• [0102]
    In one embodiment of the present invention the pharmaceutical compositions may be formulated and used as foams. Pharmaceutical foams include formulations such as, but not limited to, emulsions, microemulsions, creams, jellies and liposomes. While basically similar in nature these formulations vary in the components and the consistency of the final product. The preparation of such compositions and formulations is generally known to those skilled in the pharmaceutical and formulation arts and may be applied to the formulation of the compositions of the present invention.
  • [0103]
    Emulsions
  • [0104]
    The compositions of the present invention may be prepared and formulated as emulsions. Emulsions are typically heterogenous systems of one liquid dispersed in another in the form of droplets usually exceeding 0.1 μm in diameter. (Idson, in Pharmaceutical Dosage Forms, Lieberman, Rieger and Banker (Eds.), 1988, Marcel Dekker, Inc., New York, N.Y., volume 1, p. 199; Rosoff, in Pharmaceutical Dosage Forms, Lieberman, Rieger and Banker (Eds.), 1988, Marcel Dekker, Inc., New York, N.Y., Volume 1, p. 245; Block in Pharmaceutical Dosage Forms, Lieberman, Rieger and Banker (Eds.), 1988, Marcel Dekker, Inc., New York, N.Y., volume 2, p. 335; Higuchi et al., in Remington's Pharmaceutical Sciences, Mack Publishing Co., Easton, Pa., 1985, p. 301). Emulsions are often biphasic systems comprising of two immiscible liquid phases intimately mixed and dispersed with each other. In general, emulsions may be either water-in-oil (w/o) or of the oil-in-water (o/w) variety. When an aqueous phase is finely divided into and dispersed as minute droplets into a bulk oily phase the resulting composition is called a water-in-oil (w/o) emulsion. Alternatively, when an oily phase is finely divided into and dispersed as minute droplets into a bulk aqueous phase the resulting composition is called an oil-in-water (o/w) emulsion. Emulsions may contain additional components in addition to the dispersed phases and the active drug which may be present as a solution in either the aqueous phase, oily phase or itself as a separate phase. Pharmaceutical excipients such as emulsifiers, stabilizers, dyes, and anti-oxidants may also be present in emulsions as needed. Pharmaceutical emulsions may also be multiple emulsions that are comprised of more than two phases such as, for example, in the case of oil-in-water-in-oil (o/w/o) and water-in-oil-in-water (w/o/w) emulsions. Such complex formulations often provide certain advantages that simple binary emulsions do not. Multiple emulsions in which individual oil droplets of an o/w emulsion enclose small water droplets constitute a w/o/w emulsion. Likewise a system of oil droplets enclosed in globules of water stabilized in an oily continuous provides an o/w/o emulsion.
  • [0105]
    Emulsions are characterized by little or no thermodynamic stability. Often, the dispersed or discontinuous phase of the emulsion is well dispersed into the external or continuous phase and maintained in this form through the means of emulsifiers or the viscosity of the formulation. Either of the phases of the emulsion may be a semisolid or a solid, as is the case of emulsion-style ointment bases and creams. Other means of stabilizing emulsions entail the use of emulsifiers that may be incorporated into either phase of the emulsion. Emulsifiers may broadly be classified into four categories: synthetic surfactants, naturally occurring emulsifiers, absorption bases, and finely dispersed solids (Idson, in Pharmaceutical Dosage Forms, Lieberman, Rieger and Banker (Eds.), 1988, Marcel Dekker, Inc., New York, N.Y., volume 1, p. 199).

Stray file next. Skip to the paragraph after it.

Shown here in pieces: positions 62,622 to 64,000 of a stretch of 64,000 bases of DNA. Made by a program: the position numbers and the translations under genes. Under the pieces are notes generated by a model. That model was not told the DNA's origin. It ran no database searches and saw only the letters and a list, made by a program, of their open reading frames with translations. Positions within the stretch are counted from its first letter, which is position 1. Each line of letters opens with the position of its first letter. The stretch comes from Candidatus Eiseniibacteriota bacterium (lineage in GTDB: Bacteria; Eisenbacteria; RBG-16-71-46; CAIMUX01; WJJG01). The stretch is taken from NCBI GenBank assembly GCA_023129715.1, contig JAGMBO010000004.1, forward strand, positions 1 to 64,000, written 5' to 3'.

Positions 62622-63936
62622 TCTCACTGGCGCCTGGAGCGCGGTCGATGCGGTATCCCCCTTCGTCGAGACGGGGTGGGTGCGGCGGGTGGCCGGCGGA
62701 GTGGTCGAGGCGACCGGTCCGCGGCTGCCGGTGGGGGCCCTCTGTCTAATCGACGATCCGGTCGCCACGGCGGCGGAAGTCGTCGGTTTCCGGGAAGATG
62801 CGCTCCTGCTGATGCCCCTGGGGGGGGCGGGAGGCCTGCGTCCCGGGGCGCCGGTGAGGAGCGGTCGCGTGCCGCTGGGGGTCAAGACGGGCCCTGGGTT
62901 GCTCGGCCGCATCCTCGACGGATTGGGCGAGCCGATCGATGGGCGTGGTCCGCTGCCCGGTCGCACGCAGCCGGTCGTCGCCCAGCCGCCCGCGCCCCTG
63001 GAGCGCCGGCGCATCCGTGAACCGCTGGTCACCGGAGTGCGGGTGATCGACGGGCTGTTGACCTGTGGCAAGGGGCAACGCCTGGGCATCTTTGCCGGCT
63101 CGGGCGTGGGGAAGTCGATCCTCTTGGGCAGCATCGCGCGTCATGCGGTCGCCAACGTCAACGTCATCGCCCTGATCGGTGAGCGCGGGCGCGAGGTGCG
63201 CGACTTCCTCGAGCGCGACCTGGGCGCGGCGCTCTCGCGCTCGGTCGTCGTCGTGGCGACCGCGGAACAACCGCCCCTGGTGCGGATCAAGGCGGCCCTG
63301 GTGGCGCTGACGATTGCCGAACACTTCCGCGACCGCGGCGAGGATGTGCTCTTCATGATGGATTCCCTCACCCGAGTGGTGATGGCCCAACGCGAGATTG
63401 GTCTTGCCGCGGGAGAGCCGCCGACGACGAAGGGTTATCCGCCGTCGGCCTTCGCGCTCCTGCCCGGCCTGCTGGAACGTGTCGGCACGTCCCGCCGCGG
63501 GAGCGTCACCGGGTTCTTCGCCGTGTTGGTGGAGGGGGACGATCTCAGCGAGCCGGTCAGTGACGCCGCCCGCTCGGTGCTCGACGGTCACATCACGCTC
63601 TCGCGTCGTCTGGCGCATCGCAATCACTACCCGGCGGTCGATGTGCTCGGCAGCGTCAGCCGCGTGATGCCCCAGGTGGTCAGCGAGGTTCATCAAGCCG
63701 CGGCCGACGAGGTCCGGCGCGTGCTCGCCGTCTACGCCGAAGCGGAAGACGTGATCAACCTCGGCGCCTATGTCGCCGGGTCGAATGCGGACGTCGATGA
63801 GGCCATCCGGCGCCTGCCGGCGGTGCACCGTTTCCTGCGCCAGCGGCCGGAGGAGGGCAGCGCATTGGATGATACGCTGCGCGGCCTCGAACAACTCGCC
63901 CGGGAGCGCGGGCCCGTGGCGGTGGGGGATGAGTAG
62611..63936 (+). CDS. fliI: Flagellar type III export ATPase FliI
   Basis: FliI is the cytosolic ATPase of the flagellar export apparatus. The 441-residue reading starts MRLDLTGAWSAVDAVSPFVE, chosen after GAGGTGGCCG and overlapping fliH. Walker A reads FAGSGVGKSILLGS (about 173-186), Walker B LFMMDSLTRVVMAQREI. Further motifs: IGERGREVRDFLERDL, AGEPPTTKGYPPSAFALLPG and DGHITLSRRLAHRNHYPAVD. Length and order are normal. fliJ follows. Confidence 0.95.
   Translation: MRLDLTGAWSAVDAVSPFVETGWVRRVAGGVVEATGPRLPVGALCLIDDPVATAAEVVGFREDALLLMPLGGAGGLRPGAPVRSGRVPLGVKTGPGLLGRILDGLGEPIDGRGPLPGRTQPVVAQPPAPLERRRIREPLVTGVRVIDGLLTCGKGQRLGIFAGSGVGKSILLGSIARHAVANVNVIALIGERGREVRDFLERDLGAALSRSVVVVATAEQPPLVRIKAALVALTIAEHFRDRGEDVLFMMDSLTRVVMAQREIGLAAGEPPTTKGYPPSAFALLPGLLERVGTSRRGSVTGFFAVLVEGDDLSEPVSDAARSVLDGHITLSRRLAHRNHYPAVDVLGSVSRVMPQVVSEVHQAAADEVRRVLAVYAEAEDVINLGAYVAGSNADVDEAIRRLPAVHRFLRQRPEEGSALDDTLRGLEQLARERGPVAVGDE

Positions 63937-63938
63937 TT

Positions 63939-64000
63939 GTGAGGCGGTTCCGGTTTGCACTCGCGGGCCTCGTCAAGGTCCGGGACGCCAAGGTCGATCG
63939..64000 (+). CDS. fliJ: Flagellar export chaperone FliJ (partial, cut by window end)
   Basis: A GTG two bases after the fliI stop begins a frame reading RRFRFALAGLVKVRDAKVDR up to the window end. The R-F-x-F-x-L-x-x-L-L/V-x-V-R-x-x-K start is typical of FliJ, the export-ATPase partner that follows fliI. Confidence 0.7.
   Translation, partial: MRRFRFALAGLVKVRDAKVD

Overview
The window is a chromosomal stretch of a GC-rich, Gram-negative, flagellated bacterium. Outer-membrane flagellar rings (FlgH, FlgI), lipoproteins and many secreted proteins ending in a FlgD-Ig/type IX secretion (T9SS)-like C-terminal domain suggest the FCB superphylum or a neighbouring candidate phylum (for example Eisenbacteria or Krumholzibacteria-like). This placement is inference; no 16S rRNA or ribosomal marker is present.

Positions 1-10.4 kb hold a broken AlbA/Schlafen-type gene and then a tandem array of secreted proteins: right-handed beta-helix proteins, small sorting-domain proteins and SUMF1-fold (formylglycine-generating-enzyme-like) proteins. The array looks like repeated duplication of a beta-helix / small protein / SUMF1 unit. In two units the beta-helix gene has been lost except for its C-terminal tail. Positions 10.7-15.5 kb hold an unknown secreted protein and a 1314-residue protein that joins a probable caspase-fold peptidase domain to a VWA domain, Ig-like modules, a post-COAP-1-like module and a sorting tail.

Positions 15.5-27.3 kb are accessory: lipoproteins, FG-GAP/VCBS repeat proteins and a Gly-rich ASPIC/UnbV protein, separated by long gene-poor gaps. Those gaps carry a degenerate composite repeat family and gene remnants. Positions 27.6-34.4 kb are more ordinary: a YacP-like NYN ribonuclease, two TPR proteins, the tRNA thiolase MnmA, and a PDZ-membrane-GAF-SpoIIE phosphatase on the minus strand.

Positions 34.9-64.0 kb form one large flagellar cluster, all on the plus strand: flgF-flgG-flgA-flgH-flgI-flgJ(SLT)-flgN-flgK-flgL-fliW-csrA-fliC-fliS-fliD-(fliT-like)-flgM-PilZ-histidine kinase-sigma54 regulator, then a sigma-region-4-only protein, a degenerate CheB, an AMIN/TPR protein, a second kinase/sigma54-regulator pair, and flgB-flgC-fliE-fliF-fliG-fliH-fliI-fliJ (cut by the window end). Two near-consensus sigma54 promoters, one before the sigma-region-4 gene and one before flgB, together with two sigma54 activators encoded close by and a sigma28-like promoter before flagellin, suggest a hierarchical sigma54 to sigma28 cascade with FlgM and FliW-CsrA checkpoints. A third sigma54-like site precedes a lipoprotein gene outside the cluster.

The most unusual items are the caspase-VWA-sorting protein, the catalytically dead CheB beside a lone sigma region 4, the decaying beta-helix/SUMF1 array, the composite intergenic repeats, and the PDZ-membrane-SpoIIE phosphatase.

• [0106]
    Synthetic surfactants, also known as surface active agents, have found wide applicability in the formulation of emulsions and have been reviewed in the literature (Rieger, in Pharmaceutical Dosage Forms, Lieberman, Rieger and Banker (Eds.), 1988, Marcel Dekker, Inc., New York, N.Y., volume 1, p. 285; Idson, in Pharmaceutical Dosage Forms, Lieberman, Rieger and Banker (Eds.), Marcel Dekker, Inc., New York, N.Y., 1988, volume 1, p. 199). Surfactants are typically amphiphilic and comprise a hydrophilic and a hydrophobic portion. The ratio of the hydrophilic to the hydrophobic nature of the surfactant has been termed the hydrophile/lipophile balance (HLB) and is a valuable tool in categorizing and selecting surfactants in the preparation of formulations. Surfactants may be classified into different classes based on the nature of the hydrophilic group: nonionic, anionic, cationic and amphoteric (Rieger, in Pharmaceutical Dosage Forms, Lieberman, Rieger and Banker (Eds.), 1988, Marcel Dekker, Inc., New York, N.Y., volume 1, p. 285).
  • [0107]
    Naturally occurring emulsifiers used in emulsion formulations include lanolin, beeswax, phosphatides, lecithin and acacia. Absorption bases possess hydrophilic properties such that they can soak up water to form w/o emulsions yet retain their semisolid consistencies, such as anhydrous lanolin and hydrophilic petrolatum. Finely divided solids have also been used as good emulsifiers especially in combination with surfactants and in viscous preparations. These include polar inorganic solids, such as heavy metal hydroxides, nonswelling clays such as bentonite, attapulgite, hectorite, kaolin, montmorillonite, colloidal aluminum silicate and colloidal magnesium aluminum silicate, pigments and nonpolar solids such as carbon or glyceryl tristearate.